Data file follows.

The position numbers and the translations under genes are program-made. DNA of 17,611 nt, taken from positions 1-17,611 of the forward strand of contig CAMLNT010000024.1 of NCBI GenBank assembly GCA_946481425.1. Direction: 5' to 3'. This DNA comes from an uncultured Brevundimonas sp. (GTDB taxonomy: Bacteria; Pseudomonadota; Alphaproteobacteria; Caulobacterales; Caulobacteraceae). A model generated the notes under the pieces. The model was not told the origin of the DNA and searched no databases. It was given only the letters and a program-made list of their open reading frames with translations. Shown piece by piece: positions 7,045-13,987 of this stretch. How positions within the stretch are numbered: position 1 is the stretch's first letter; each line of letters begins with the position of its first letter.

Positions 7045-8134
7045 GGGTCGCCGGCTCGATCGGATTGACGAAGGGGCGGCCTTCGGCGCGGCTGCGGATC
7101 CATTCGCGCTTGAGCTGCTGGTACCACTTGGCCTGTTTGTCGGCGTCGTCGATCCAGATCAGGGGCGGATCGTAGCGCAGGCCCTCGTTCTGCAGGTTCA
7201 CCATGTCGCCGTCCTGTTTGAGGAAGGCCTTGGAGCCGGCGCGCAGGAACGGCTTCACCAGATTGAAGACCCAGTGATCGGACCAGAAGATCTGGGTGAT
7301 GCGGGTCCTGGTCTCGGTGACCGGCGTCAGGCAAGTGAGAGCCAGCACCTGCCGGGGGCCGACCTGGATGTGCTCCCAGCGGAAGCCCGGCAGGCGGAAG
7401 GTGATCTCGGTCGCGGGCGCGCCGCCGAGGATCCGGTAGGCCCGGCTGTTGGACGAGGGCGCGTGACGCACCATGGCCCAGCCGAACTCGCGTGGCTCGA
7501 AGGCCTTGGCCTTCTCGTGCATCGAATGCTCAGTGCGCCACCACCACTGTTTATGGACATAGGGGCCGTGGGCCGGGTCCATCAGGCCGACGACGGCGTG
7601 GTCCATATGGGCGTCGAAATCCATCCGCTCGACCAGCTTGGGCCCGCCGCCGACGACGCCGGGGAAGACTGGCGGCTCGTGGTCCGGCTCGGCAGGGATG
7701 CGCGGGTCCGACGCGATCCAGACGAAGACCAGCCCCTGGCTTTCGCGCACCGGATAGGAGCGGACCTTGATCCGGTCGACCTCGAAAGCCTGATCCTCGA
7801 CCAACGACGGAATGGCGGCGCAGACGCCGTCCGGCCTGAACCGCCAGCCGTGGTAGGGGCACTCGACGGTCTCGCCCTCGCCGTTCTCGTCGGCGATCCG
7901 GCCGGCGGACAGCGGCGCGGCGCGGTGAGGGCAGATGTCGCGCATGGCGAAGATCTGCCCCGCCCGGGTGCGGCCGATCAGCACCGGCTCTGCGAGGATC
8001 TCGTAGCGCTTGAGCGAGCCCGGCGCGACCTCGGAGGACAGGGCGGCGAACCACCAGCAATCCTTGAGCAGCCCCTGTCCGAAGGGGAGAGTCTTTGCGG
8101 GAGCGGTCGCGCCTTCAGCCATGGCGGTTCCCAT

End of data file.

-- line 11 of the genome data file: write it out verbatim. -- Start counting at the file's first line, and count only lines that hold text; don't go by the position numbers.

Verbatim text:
7801 CCAACGACGGAATGGCGGCGCAGACGCCGTCCGGCCTGAACCGCCAGCCGTGGTAGGGGCACTCGACGGTCTCGCCCTCGCCGTTCTCGTCGGCGATCCG